The latest on Emma Dunham Kelley Hawkins
Early in 2005, as you may recall, there was a ripple of press interest in nineteenth-century author Emma Dunham Kelley Hawkins.
For years, Hawkins had been considered an African American author, and her novels were spotlighted in the Schomburg Library of Nineteenth-Century Black Women Writers, edited by Henry Louis Gates, Jr. But on February 20, 2005, Holly Jackson, a graduate student at Brandeis University, published an article in the Boston Globe revealing that Hawkins never identified herself as an African American, and was consistently identified as white in contemporary census records. Hawkins' inclusion in the black literary canon now seemed to hinge on a single piece of evidence: a photograph in the frontispiece of her first novel, Megda, in which she appeared to have a dark complexion. Pressured by Jackson's findings, Gates readily conceded that a mistake had apparently been made regarding Hawkins' identity:
Asked for his guess as to why anyone believed that Kelley-Hawkins was black, Gates offered what seems the simplest explanation. ''I think it was the picture," he said. The two novels show the author's shadowy photograph, which could easily be perceived as that of a light-skinned African-American.
''You put that picture up in my barbershop," Gates said, ''and I guarantee the vote would be to make her a sister."
When I posted on the Hawkins story here and here, I received a comment from Katherine Flynn, an independent researcher who reported that she had the goods on Hawkins before Jackson and was proofreading a peer-reviewed article on the subject when the Boston Globe piece came out. (Flynn's work was also cited by Scott Jaschik at Inside Higher Ed.) This news made my fellow Cliopatriate Tim Burke"desperate to know what Katherine Flynn's article is going to say when it comes out."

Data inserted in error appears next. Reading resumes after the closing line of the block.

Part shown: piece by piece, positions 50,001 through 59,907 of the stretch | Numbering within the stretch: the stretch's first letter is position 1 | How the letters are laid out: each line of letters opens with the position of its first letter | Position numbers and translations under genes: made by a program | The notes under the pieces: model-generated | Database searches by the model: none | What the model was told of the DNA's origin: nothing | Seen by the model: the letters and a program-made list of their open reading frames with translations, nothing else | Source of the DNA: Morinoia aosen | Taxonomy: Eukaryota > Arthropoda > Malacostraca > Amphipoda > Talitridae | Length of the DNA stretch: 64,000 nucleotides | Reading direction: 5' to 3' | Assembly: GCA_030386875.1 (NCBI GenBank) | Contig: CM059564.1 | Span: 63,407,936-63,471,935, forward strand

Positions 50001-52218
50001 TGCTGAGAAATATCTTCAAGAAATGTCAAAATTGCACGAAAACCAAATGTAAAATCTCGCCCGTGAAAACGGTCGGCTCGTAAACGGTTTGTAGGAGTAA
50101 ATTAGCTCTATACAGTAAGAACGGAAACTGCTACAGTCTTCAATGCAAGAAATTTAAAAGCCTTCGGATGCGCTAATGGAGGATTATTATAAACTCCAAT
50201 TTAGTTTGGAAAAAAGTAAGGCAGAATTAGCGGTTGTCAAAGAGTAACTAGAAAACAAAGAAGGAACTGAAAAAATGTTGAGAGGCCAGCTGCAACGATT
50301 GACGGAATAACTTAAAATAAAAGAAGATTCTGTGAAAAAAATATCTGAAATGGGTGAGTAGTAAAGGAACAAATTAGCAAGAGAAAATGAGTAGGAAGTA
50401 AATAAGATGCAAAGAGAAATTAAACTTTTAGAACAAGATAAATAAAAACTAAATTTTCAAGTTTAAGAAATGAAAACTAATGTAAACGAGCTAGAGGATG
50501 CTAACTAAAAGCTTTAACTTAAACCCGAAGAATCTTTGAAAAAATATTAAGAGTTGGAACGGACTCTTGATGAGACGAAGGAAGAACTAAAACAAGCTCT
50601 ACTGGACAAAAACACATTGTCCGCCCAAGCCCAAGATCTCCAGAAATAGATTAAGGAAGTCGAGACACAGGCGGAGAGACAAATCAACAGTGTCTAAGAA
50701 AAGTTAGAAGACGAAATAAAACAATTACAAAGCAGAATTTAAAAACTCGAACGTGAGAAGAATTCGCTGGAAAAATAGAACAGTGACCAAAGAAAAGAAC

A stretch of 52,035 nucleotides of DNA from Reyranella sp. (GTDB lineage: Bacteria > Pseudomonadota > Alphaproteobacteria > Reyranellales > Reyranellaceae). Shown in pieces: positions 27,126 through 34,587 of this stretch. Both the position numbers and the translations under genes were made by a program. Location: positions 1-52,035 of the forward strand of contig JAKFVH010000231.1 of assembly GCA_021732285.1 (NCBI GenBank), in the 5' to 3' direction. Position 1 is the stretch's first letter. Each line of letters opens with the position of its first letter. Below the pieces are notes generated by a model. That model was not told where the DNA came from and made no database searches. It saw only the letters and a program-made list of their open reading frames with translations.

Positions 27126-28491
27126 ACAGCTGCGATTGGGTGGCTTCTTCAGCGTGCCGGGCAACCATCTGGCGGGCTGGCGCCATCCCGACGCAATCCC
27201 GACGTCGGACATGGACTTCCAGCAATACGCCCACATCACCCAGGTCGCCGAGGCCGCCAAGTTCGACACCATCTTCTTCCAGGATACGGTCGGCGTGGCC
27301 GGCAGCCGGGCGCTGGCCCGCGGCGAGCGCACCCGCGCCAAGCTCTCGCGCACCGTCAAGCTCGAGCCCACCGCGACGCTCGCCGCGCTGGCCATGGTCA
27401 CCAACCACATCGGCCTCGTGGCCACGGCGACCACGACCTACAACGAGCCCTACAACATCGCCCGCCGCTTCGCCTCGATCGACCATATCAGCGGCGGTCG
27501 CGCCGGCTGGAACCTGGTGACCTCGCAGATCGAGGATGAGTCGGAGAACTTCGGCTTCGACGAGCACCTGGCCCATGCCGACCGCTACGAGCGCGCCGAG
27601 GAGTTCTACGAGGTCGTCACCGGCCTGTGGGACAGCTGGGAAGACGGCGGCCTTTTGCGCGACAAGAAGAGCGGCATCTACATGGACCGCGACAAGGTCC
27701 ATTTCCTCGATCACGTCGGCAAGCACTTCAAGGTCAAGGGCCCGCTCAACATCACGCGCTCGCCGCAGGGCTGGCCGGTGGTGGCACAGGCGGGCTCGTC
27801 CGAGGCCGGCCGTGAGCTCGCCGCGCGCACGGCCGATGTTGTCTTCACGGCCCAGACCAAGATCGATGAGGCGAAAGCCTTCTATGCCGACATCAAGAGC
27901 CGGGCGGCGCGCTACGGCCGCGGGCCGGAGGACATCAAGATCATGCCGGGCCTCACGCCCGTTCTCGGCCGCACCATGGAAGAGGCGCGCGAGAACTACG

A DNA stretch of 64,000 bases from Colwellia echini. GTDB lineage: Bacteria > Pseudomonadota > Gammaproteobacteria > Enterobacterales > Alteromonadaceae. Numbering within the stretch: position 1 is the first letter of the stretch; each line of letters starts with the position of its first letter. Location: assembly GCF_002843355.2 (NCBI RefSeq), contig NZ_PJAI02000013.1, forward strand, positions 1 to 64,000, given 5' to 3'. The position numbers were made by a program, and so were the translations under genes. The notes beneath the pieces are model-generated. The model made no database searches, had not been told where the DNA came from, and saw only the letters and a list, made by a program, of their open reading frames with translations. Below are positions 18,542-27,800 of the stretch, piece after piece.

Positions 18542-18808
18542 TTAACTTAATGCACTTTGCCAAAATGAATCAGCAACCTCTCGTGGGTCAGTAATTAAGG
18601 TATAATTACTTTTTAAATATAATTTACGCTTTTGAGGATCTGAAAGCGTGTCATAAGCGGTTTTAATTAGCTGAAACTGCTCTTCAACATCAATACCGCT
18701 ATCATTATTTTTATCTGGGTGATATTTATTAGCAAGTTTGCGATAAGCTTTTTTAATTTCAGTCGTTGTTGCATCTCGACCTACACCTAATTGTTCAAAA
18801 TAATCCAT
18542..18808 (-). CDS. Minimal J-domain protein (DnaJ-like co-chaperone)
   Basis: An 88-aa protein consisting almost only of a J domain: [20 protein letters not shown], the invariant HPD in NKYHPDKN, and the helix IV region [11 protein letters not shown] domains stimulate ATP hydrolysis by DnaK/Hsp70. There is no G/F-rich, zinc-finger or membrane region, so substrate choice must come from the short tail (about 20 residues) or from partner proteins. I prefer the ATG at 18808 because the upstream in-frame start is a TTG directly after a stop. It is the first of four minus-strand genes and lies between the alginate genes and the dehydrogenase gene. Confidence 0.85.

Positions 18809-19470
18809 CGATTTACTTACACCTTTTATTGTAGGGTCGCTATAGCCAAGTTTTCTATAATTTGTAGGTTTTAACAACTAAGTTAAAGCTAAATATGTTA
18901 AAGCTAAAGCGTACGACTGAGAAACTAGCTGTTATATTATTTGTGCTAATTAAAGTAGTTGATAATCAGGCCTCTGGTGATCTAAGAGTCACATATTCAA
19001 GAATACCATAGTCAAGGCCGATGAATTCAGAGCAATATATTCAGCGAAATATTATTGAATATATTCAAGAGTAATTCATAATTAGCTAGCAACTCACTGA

We need wait no longer. Dr. Flynn was kind enough to mail me an offprint of her article,"A Case of Mistaken Racial Identity: Finding Emma Dunham (nee Kelley) Hawkins," which appeared in the March 2006 issue of the National Genealogical Society Quarterly. Flynn's article is a heroic piece of detective work, which includes all the decisive census data that Jackson cited and much more besides. Flynn has traced more than four generations of Hawkins' family through census, probate, and newspaper records, definitively establishing that there is no evidence to believe that Hawkins ever identified as an African American or had ancestors who did. And in case Professor Gates is still looking for a photograph to test in his"barber shop" experiment, the cover of the Quarterly also features another more light-complexioned photograph of Hawkins in Flynn's possession.
Flynn also includes her painstaking research into the origins of the idea that Hawkins was an African American author, some of which I'll quote below without Flynn's extensive footnotes:
Who first identified Emma as African American and when? The presence of an original copy of Megda in the Schomburg Collection is often noted. [From Flynn's footnote:"The Schomburg Collection was founded by the 1926 donation of the personal collection of Arturo Alfonso Schomburg."]
Flynn was unsatisfied by that answer, not only because Schomburg and other" contemporary black bibliophiles" like Alain Locke never mentioned Hawkins in their writings, but also because there is no conclusive evidence that the original Schomburg donation included Megda. Citing correspondence files from the Schomburg's archive and conversations with archivists, Flynn reports the following: